Päts, Konstantin

23 February 1874 Tahkuranna parish, Pärnu county - 18 January 1956 Kalinin oblast

One of the most important Estonian statesmen of the first half of the 20th century, one of the founders of the Republic of Estonia, from 1934 to 1940 authoritarian ruler

Päts graduated from the law department of the University of Tartu in 1898.  Until 1917 he worked as assistant barrister, Tallinn city councillor and deputy mayor, as well as newspaper editor. He participated in the revolution in 1905; fearing arrest, he lived in Switzerland and Finland between 1905 and 1909. In 1910-11 he was in prison for taking part in the revolution. After the Russian February revolution in 1917 he became one of the leading national politicians in Estonia. In 1917 he helped organise the Estonian national armed forces, and was a member of the Provincial Assembly. At the end of 1917 he was imprisoned by the Bolsheviks. On 24 February 1918 he was chairman of the Estonian Rescue Committee, which declared the Republic of Estonia, and was then appointed prime minister of the Provisional Government. In summer 1918 the German occupying forces sent him to a prison camp. After his release he continued in November 1918 as prime minister and also took upon himself the tasks of the minister of war. He occupied both positions until May 1919, leading the Estonian government at the most difficult period of the War of Independence. In 1919-1920 he was a deputy in the Estonian Constituent Assembly, from 1920 to 1937 a member of parliament, and five times head of government during that period. In 1934 he applied for the position of State Elder (Riigivanem), but before the lections he accomplished a coup d’état, together with Johan Laidoner. Between 1934 and 1940 he ruled Estonia as authoritarian head of state (the so-called Silent Era). In 1934-1937 he was officially head of government, in 1937-1938 Protector of State, and in 1938 he was elected President. The Republic of Estonia under Päts’s leadership was one of the mildest authoritarian regimes in Europe at the time. On 23 July 1940, the puppet parliament, forced into power by the Soviet Union, dismissed Päts from the President’s office, and a week later he was deported to Ufa together with his family. In 1941 he was arrested and imprisoned until 1954. He died in 1956 in Burashevo psychiatric hospital.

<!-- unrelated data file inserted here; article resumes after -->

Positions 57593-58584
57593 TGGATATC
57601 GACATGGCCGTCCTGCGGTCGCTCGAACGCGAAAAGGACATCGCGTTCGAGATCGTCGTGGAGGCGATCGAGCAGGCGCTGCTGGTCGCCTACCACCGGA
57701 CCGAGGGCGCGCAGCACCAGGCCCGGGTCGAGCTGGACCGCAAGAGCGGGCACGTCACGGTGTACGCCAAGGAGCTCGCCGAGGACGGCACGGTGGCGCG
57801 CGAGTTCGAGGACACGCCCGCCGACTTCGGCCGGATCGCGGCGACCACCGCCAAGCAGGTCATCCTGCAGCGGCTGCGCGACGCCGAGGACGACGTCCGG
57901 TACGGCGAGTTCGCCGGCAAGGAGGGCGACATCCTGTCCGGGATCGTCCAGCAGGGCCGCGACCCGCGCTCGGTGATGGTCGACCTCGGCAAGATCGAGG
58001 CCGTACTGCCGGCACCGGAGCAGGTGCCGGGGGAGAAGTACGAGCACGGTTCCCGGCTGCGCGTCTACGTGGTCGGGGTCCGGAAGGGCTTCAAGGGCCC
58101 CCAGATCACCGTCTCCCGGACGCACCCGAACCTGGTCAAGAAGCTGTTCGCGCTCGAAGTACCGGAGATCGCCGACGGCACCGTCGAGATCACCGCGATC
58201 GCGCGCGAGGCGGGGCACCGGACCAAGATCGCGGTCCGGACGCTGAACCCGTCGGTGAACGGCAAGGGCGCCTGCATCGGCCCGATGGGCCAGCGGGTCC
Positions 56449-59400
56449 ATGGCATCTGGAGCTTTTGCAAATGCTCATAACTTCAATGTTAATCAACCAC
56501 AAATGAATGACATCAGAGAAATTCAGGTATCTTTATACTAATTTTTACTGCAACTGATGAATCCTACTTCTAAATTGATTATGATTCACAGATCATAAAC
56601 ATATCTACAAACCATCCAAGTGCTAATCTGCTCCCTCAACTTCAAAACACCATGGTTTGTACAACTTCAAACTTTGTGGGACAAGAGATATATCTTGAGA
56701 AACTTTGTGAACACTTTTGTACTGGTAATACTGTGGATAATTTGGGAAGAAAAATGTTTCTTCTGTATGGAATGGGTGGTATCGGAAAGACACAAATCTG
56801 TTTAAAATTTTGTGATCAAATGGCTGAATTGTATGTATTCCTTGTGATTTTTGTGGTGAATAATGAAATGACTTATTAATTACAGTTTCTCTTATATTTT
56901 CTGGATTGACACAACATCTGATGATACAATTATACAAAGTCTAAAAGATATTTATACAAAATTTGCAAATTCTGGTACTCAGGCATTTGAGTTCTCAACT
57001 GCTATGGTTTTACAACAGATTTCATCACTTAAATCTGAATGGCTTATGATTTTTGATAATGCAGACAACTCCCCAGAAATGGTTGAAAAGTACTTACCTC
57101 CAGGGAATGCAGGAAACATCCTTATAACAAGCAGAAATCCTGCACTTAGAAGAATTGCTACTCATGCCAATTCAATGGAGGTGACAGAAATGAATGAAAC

Päts was among the most controversial Estonian statesmen of the 20th century, provoking lively debates in recent decades. Firstly, could he have been an agent working for the Soviet Union in the 1920s, representing Soviet business interests in Estonia. Secondly, did the Vaps movement actually present sufficient danger to Estonian democracy in 1934 to warrant the coup d’état by Päts? The most debatable issue to this day is Päts’s decision to surrender in 1939 to the demands of the Soviet Union. Hoping to avoid war with the Soviet Union, Päts’s government agreed to the ultimatum and allowed the Red Army to establish its military bases in Estonia.

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